The genes involved in chromoplast development in response to altered accumulation of specific carotenoids are unknown. It has been reported that high carotenoid accumulation is accompanied by high abundance of FBN protein in high pigment (hp) tomatoes and CrtB + CrtI overexpressed tomato (Kilambi et al. 2013; Nogueira et al. 2013) and low FBN protein abundance is found in green-fruited tomatoes (Solanum habrochaites) with low total carotenoid contents (Kilambi et al. 2017). It has been suggested that FBNs may assist in the sequestration and stabilization of carotenoids (Kilambi et al. 2013). In the present work, when the expression of CsFBNs following inhibitor treatments was analyzed, it was found that CsFBN11 is the only member in the family with expression up-regulated in both NFZ- and CPTA-treated juice vesicle tissues containing high amount of total carotenoids (Table 2). It is unclear whether the specific function of CsFBN11 is related to its unique higher molecular mass and further investigation is required to answer this question.

Role of a candidate regulator: CsPHT4;2 in elevated accumulation of carotenoids

Inorganic phosphate is an important nutrient for plant growth and development, and phosphate transport between cells and cell compartments are implemented by carriers called phosphate transporters (PHTs). Plant PHTs can be classified into four families according to protein sequence similarities and sub-cellular localization (Guo et al. 2008a, b). PHTs participate in various plant growth and development processes due to the importance of phosphate. However, involvement of a PHT4 member, ClPHT4;2, in modulating carotenoid accumulation has only recently been reported, in watermelon (Zhang et al. 2017).

Here, in citrus, we also observed the role of CsPHT4;2 in promoting carotenoid accumulation to over ten times the control level. The promotive effect was on total amount rather than on a specific carotenoid, since the percentage of each carotenoid in the total content was not obviously affected following transient over-expression of CsPHT4;2 in calli of both cultivars (Fig. 6b). The effect was much stronger with calli of ‘Cara Cara’, a lycopene-accumulating sweet orange mutant (Xu et al. 2006), and as a result, all five predominant carotenoids, including carotenes lycopene, phytoene and phytofluene as well as xanthophylls 9-cis-violaxanthin and violaxanthin, increased to a similar extent (Fig. 6b). All these data support the involvement and importance of CsPHT4;2 in promoting carotenoid accumulation, and this is in agreement with the findings in watermelon that ClPHT4;2 is required for modulating carotenoid biosynthesis (Zhang et al. 2017). The mechanism of action, whereby PHT4;2 regulates carotenoid accumulation, is unclear and additional studies on carotenogenic gene expression or post-transcriptional regulation are needed to address this question. The fact that only CsPHT4;2 is significantly up-regulated in the lycopene accumulation group among all PHT4 members suggests that this gene may be of particular importance (Table 3).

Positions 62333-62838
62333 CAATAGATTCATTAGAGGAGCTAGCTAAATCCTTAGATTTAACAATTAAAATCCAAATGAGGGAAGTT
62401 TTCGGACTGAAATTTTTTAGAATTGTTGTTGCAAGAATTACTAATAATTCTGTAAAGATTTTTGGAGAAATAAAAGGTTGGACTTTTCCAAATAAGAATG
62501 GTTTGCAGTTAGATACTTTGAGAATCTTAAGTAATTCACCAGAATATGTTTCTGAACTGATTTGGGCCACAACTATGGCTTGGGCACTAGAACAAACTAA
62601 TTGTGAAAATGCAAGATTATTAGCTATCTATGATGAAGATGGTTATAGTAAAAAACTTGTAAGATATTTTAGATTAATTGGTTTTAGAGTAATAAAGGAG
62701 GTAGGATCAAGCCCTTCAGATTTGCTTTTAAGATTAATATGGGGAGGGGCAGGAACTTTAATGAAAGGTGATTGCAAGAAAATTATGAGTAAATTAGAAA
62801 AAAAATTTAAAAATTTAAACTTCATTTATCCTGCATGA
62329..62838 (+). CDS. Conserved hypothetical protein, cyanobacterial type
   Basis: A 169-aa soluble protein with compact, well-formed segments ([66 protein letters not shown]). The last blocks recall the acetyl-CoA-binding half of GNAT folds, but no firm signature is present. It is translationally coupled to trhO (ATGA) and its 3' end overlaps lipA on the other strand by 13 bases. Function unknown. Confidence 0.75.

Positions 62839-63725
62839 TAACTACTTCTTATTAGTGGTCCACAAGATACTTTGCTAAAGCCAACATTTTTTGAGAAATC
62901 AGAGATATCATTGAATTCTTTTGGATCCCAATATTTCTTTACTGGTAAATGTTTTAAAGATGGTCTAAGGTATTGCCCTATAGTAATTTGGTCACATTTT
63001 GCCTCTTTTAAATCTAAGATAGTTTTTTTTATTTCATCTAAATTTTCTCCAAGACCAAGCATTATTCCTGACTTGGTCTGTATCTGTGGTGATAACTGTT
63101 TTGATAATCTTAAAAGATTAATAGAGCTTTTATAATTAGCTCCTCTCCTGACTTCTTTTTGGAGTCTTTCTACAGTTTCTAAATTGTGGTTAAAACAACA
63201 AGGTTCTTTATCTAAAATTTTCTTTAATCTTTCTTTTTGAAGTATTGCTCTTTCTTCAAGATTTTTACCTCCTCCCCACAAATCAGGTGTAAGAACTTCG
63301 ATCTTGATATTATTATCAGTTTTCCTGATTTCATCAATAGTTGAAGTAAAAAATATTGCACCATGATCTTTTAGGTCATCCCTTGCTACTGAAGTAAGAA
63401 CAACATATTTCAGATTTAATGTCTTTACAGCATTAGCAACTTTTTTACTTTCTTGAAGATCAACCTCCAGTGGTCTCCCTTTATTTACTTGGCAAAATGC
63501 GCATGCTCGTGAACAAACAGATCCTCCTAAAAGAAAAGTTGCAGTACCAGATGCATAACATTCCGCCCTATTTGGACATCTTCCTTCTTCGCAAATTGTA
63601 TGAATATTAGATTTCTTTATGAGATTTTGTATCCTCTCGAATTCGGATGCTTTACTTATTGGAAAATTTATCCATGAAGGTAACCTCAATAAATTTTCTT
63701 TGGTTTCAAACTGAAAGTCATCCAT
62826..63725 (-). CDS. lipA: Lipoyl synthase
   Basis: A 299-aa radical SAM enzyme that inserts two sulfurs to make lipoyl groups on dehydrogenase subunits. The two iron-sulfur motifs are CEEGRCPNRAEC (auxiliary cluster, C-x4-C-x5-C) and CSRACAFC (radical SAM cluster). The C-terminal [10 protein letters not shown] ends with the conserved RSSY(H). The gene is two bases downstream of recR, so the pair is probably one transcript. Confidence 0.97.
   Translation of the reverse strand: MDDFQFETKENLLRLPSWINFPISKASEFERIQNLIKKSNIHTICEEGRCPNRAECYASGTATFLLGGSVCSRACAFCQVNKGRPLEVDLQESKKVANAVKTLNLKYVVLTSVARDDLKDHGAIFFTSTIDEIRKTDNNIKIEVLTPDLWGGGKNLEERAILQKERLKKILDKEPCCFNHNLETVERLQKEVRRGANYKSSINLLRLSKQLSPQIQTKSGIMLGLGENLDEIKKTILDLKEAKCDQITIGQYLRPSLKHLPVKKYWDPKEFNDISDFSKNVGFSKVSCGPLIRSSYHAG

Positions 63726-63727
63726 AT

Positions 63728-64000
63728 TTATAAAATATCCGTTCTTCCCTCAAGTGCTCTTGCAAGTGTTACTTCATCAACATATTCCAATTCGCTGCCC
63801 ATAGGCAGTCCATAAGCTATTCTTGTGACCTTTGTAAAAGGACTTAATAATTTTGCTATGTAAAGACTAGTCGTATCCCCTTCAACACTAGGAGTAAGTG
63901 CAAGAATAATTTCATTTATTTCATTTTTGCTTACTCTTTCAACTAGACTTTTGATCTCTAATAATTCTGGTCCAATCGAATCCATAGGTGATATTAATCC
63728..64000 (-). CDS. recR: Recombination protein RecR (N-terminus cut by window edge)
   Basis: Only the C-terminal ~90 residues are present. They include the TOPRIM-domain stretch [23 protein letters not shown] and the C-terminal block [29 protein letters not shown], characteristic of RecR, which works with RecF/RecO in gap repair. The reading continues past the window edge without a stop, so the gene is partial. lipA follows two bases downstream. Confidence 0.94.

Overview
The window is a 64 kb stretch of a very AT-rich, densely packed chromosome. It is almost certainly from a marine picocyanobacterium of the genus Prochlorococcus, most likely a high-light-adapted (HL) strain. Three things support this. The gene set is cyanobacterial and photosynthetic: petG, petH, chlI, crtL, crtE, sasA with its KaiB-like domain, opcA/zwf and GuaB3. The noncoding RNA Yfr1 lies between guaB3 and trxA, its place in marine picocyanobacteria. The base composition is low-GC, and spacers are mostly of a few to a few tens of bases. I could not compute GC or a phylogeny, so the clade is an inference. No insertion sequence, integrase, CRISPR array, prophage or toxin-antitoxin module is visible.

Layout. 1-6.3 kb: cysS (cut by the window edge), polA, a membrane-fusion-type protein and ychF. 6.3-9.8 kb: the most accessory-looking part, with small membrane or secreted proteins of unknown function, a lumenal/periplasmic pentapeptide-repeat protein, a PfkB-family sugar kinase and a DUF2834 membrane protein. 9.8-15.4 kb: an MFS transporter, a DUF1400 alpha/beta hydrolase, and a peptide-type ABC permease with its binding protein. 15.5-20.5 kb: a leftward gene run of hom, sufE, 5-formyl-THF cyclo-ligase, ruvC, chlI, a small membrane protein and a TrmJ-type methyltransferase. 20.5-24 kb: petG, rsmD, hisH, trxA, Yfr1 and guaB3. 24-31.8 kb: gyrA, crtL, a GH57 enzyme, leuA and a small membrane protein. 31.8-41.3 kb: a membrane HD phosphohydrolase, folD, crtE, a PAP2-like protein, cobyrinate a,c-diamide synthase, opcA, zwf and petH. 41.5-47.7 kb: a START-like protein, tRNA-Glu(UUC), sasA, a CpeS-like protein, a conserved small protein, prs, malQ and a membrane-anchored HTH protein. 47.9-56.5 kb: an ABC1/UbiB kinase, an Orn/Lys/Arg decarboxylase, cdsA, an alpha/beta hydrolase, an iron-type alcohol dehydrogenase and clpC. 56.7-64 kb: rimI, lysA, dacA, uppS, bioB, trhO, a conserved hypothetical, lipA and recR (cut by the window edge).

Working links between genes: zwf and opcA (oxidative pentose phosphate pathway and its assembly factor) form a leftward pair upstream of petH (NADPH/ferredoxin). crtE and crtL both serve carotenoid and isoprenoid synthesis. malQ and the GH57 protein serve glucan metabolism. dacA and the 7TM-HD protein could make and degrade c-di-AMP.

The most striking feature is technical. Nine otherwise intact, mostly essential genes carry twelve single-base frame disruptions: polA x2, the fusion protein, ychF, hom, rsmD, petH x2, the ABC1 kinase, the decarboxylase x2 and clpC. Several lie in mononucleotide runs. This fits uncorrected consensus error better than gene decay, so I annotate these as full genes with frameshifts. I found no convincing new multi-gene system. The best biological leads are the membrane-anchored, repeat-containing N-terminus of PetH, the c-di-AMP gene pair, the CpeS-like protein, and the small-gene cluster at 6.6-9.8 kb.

Not only does CsPHT4;2 exert an effect on carotenoid production, but interestingly, the converse is true and altered carotenoid production can affect CsPHT4;2 expression. This mutual interaction may have a great potential in modulating carotenoid accumulation, but many details need to be clarified. For example, the expression of CsPHT4;2 was induced following CPTA treatment, which promoted lycopene accumulation (Fig. 4), but not following NFZ treatment which promoted phytoene and phytofluene accumulation (Fig. 4), suggesting that the enhanced expression of CsPHT4;2 was specifically related to high lycopene.

In conclusion, carotenoid accumulation and chromoplast development are both perturbed by carotenoid inhibitor treatments. There are multiple mutual interactions that occur in both directions, affecting gene expression, product accumulation, and plastid structure. Data from transcriptomic analysis as well as transient expression assay suggest that CsPHT4;2 participates in this process and may be important for metabolic regulation.

Author contribution statement

PL and CX designed the research. PL and SW performed the experiments; PL, DG, and CX analyzed the data and wrote the manuscript. All of the authors read and approved the final manuscript.

Notes

Acknowledgements

This work was supported by the National Key Research and Development Program of China (2016YFD0400100) and the 111 project (B17039).

Compliance with ethical standards

Conflict of interest

The authors declare that they have no conflicts of interest.

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Copyright information

© Springer-Verlag GmbH Germany, part of Springer Nature 2018

Authors and Affiliations

  1. 1.Zhejiang Provincial Key Laboratory of Horticultural Plant Integrative BiologyZhejiang UniversityHangzhouChina
  2. 2.Division of Plant and Crop Sciences, School of BiosciencesUniversity of NottinghamSutton BoningtonUK